Though a former rock band tour manager is now behind bars for his role in a nightclub fire that killed 100 people, prosecutors say they are not finished with the criminal case stemming from a disaster that devastated the state three years ago.

Daniel Biechele was sentenced to four years in prison Wednesday for setting off the pyrotechnics that triggered the Feb. 20, 2003, fire at The Station nightclub in West Warwick.

But charges remain against Jeffrey and Michael Derderian, the brothers who owned the club where the band Great White was performing that night. Both have pleaded not guilty to 200 counts each of involuntary manslaughter.

The Derderians are accused of operating their club negligently and installing the flammable soundproofing foam that fed the flames.

"Biechele is done, he is a convicted felon," Attorney General Patrick Lynch told reporters outside Providence Superior Court. "Next up is Michael Derderian, and we're anxious for that trial."

Michael Derderian's trial is scheduled to begin July 31. No trial date is set for his brother.

Biechele pleaded guilty in February to 100 counts of involuntary manslaughter and could have served up to 10 years in prison.

His lawyer asked for community service instead of jail time, arguing that Biechele was the only person who has accepted responsibility for the fire. He said his client had no way of knowing that the foam on the club's walls, used to muffle sound, was highly toxic.

"I ask you to consider this: Dan Biechele is the only man in this tragedy to stand up and say, 'I did something wrong,'" defense lawyer Thomas Briody said Wednesday during the sentencing hearing. "He's the only man to say, 'I apologize.'"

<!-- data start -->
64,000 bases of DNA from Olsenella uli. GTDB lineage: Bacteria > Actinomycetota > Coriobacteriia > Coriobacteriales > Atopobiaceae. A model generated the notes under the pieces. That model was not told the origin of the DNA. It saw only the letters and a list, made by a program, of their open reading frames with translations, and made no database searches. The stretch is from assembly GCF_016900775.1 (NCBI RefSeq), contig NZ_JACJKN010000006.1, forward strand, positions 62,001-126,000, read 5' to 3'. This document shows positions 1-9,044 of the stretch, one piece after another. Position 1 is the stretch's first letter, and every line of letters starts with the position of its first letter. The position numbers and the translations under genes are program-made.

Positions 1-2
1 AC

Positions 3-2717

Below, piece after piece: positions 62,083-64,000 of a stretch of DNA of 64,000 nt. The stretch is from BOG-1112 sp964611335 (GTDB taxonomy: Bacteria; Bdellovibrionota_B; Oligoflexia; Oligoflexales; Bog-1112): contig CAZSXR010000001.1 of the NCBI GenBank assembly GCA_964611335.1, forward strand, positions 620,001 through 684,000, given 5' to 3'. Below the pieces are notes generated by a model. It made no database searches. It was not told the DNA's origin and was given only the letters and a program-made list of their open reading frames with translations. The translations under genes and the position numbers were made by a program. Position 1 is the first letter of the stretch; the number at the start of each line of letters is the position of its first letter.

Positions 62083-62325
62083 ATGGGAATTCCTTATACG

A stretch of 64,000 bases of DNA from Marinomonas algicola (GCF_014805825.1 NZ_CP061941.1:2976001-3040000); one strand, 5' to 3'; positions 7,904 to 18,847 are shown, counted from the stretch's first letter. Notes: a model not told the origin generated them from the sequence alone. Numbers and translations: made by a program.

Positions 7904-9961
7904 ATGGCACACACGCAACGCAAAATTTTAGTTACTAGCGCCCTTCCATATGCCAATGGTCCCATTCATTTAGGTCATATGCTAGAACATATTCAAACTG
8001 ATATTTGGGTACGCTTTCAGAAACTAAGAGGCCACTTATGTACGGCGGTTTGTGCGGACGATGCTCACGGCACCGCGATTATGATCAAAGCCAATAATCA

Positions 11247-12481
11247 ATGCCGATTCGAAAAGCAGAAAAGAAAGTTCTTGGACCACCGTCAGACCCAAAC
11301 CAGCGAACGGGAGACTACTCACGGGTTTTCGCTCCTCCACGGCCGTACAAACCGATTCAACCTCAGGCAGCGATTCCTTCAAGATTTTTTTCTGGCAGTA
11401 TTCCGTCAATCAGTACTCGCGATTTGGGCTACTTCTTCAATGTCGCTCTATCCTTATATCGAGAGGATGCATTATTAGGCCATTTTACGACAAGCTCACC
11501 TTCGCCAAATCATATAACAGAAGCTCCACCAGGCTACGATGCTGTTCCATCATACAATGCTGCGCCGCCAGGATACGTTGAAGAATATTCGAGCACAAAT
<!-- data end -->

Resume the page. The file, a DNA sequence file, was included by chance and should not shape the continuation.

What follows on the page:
Afterward, Biechele, 29, stood up and choked back tears as he expressed remorse for his role in the fire.

"I know how this tragedy has devastated me but I can only begin to understand what the people who have lost loved ones have endured," he told the court. "I don't know that I'll ever forgive myself for what happened that night, so I can't expect anyone else to.

"I never wanted anyone to be hurt in any way," he said. "I never imagined that anyone ever would be."

Biechele had routinely used pyrotechnics to entertain crowds at concerts by Great White, a California-based band that rose to popularity in the 1980s. He pleaded guilty to involuntary manslaughter counts that accused him of igniting the pyrotechnics without the required permit.

Biechele has said he received permission from Michael Derderian to use the explosives at The Station, but the Derderians have said he never had permission.

The three men were each indicted in December 2003 on 200 counts of involuntary manslaughter — two counts for each person killed, under separate legal theories. No one else was charged. The three men are among dozens of defendants being sued by the fire's survivors and victims' relatives.

On Thursday, victims' families briefly thought Biechele was getting a 15-year sentence, but the judge suspended 11 years of that term. He also sentenced Biechele to three years probation.

"We've already suffered almost that long — four years. We've already suffered that long," said Annmarie Swidwa, whose 25-year-old daughter, Bridget Sanetti, died in the fire.

Biechele was led from the courtroom in handcuffs to be transferred to the state prison. He will be eligible for parole after serving a year and four months, or a third of his sentence.

Jessica Garvey, whose 30-year-old half-sister Dina DeMaio died in the fire, said she holds the Derderians more responsible, but she wanted Biechele to serve the maximum sentence.

"He's the least responsible in my mind. But if he only gets four years, what are the others going to get?" Garvey said.